Sick in many senses

U/S results: everything looks normal so far! Still too early to see much, but like Julia suggested, we’re going with NBHHY. Nothing Bad Has Happened Yet. All of that stress for that. I woke up this morning nauseas, gagging, stuffy, achy, and overall feeling like a total disaster. I guess “woke up” really isn’t that accurate because I didn’t sleep very much.

In looking at history, I am not a declensionist, but neither am I a progressivist. I don’t believe that history has been a story of decline, progress, or least of all, cycling. I’m not sure what history has to tell us about actions we can take in the present, except that nothing is natural, nothing is inevitable, and nothing is predetermined (in the human experience, religiously/spiritually I believe that time is non-linear). It gives me peace to think that lots of ugly -ism’s, as well as celebrity worship and even “rational thought” are historical constructs, rather than something innate in human beings. All of this means that we can change things. That’s what I take from history in my personal life and that’s the message I try to get across to students. That we don’t have to accept anything at all as immutable.

Days after the shootings at Virginia Tech, some conservative pundits are blaming the victims and liberal Americans for the tragedy. Neal Boortz claims the shootings were symptomatic of the ” wussification of America.” Mark Steyn blames it on a “culture of passivity” and the lack of real men in the United States. John Derbyshire blames it on “the ludicrous campus ban on licensed conceals” and lack of a “spirit of self-defense” among the victims. [Check out Media Matters and Daily Kos for more practiced discussion, if you’re interested.] Other writers and thinkers can and will, I’m sure, do a better job of attacking each of those points on their merits. What I’m concerned with, as an intellectual historian, is the mode of thought that allows them to think and speak this way. I’m not interested in the derivation of it because, while I think it can probably be traced somewhat in the sources, we’re too close to it, too invested in it, to analyze it as well as I’d like.

I don’t understand the growth of the vehement, and in my opinion, mean in multiple senses, conservative commentary in this country. It’s something that to me, came out of nowhere while I was living abroad, and has gotten worse while I’ve been stuck in the 18th and 19th centuries for the past five years of graduate school. It’s not necessarily “new,” certainly I’ve read personal attacks in the press of the past two centuries. Rape victims, orphans, the impoverished, slaves, alcoholics, I’ve seen them all blamed for their suffering in the pages of archival material.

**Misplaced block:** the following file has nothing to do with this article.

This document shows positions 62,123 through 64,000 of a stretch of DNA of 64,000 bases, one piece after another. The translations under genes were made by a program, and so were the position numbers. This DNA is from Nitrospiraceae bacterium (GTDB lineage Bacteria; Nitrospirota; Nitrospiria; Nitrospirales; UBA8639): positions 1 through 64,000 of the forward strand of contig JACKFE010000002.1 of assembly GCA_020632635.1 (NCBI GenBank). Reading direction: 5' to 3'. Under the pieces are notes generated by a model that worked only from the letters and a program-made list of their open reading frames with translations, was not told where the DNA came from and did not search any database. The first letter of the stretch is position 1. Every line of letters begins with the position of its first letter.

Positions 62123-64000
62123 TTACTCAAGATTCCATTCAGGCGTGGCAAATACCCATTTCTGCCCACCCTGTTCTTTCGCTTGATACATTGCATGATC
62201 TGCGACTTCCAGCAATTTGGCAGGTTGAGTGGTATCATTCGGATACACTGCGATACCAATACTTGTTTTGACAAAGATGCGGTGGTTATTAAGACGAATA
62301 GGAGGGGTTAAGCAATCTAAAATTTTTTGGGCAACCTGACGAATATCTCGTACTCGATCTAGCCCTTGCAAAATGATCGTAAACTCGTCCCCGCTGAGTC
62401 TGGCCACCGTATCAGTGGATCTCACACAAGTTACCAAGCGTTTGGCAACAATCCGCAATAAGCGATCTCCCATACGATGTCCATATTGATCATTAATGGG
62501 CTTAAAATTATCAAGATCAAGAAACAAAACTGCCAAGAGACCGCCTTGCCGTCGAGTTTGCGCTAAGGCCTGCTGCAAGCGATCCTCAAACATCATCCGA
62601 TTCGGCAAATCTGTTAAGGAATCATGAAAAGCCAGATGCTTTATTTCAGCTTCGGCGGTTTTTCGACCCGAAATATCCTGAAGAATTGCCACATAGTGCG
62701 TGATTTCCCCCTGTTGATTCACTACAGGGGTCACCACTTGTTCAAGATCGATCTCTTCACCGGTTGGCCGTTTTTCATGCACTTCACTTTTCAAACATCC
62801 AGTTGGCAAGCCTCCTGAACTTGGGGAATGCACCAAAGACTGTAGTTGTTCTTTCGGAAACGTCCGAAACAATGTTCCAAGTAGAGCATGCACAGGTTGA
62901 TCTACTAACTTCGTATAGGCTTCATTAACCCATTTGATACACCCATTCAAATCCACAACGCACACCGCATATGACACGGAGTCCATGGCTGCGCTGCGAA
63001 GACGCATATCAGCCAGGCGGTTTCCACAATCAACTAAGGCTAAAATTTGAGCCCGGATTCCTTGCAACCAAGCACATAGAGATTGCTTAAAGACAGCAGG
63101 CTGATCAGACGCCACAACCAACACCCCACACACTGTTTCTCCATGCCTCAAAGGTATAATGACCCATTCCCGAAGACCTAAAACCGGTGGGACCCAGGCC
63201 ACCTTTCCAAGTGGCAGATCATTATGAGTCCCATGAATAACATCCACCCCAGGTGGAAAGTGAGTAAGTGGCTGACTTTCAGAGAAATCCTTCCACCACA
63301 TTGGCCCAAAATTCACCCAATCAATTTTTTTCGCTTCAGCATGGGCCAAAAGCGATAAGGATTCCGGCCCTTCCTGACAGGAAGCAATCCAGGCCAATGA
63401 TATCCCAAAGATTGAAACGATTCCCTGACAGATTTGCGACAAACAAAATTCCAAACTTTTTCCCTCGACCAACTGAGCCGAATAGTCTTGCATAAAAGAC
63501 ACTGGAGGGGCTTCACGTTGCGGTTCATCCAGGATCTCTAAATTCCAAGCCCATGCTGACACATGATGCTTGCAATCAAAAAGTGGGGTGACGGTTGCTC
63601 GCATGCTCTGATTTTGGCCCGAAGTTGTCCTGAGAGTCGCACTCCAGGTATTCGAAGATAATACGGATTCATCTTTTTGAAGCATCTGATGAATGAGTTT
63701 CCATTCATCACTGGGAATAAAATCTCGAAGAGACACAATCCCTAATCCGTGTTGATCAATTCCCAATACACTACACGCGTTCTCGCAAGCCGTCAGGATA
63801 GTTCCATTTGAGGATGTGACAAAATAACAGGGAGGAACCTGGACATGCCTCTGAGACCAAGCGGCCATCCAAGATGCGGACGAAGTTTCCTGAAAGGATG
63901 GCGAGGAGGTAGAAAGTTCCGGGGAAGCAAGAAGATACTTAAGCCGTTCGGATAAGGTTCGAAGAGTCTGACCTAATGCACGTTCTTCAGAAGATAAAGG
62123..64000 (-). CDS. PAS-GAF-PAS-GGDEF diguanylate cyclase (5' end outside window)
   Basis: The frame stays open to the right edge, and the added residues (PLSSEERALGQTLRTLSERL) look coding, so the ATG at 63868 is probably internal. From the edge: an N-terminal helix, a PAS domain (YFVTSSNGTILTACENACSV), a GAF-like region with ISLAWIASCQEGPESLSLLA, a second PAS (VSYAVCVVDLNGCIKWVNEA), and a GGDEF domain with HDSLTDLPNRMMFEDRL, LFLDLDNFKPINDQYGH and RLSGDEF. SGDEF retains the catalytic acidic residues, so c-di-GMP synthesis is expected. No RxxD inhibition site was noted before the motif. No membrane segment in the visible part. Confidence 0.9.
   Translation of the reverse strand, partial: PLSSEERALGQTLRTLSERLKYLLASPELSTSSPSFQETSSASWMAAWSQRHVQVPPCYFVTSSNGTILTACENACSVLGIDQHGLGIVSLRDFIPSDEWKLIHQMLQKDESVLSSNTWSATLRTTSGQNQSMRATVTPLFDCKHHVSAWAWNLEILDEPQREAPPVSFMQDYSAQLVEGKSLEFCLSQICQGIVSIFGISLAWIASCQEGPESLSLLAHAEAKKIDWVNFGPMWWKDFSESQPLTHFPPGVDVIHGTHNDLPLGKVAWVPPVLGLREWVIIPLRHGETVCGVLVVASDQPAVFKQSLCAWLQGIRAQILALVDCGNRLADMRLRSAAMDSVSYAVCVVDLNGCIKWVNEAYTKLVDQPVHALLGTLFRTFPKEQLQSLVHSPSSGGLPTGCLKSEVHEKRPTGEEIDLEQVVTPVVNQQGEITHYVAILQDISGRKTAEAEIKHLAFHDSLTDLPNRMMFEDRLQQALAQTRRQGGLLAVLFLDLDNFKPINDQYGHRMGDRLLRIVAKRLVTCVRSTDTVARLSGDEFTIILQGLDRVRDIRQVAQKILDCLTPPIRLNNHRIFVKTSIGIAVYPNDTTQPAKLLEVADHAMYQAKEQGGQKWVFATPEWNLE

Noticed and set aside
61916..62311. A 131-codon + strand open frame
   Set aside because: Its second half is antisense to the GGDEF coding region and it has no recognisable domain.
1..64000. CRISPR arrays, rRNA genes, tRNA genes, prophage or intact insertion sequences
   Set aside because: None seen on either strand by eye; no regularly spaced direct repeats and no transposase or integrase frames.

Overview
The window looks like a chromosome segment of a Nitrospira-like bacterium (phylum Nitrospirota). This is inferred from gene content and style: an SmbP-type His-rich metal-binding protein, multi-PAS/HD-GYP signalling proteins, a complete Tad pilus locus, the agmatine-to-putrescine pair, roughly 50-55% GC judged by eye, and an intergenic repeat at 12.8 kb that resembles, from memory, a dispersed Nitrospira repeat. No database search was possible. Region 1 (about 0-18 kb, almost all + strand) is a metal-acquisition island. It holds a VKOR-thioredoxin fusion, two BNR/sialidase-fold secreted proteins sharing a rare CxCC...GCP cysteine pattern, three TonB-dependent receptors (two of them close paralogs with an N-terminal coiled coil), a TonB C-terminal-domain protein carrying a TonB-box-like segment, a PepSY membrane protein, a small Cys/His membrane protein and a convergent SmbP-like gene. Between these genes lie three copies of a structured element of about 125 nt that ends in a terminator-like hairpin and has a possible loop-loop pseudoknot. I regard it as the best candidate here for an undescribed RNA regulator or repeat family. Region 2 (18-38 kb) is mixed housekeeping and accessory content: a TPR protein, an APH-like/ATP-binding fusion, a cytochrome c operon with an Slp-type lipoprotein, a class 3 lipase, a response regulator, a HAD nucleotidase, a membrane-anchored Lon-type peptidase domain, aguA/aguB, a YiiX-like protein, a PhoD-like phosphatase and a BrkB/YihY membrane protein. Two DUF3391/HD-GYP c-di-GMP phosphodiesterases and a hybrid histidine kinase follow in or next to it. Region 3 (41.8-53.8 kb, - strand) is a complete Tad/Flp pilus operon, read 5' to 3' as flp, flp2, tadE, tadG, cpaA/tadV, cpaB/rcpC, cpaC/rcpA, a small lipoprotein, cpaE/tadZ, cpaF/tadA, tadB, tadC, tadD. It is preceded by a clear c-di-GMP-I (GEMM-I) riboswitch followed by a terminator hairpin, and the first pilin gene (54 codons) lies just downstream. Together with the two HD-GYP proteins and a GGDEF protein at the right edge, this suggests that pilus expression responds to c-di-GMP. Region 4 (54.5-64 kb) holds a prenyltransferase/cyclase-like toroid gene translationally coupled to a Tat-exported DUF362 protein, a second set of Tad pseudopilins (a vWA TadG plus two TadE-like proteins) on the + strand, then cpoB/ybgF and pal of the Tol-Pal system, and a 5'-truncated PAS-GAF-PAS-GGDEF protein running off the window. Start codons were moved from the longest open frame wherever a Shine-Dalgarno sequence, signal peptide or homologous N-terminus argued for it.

But college students and faculty, male and female? At a privileged private school of all places? Who have been shot, murdered, and terrorized by an armed gun man? That seems like an extension, an expansion of blaming the victim I would not have expected.

It seems like an abdication of personal responsibility, of social responsibility, being construed, incorrectly, as an examination of that same problem. If we can just argue that we’ve produced a nation of wusses, emasculated men, and children, then certainly gun violence, domestic violence, violence in media, and the poor treatment of mental illness in this country are not worth discussing.

There were acts of everyday heroism in Blacksburg, VA. I don’t want to discuss how the faculty and students responded when faced by an armed and homicidal young man. I don’t understand how anyone could look at that situation and suggest that it would have been better had everyone else been armed as well. Police officers and swat specialists are trained extensively in handling armed criminals. I don’t want to live in a society where everyone requires that sort of expertise to go about their everyday lives. I don’t think it is inevitable that seriously disturbed individuals will perform mass murder. I want non-condemnatory dialog about how this young man got to this point, about why, despite their best efforts, none of his professors were able to get him help. And I don’t want us to have any tolerance for the sort of hate-mongering, self-righteous speech we have witnessed both in the aftermath of this catastrophe and other lesser crises we’ve seen in the past two weeks.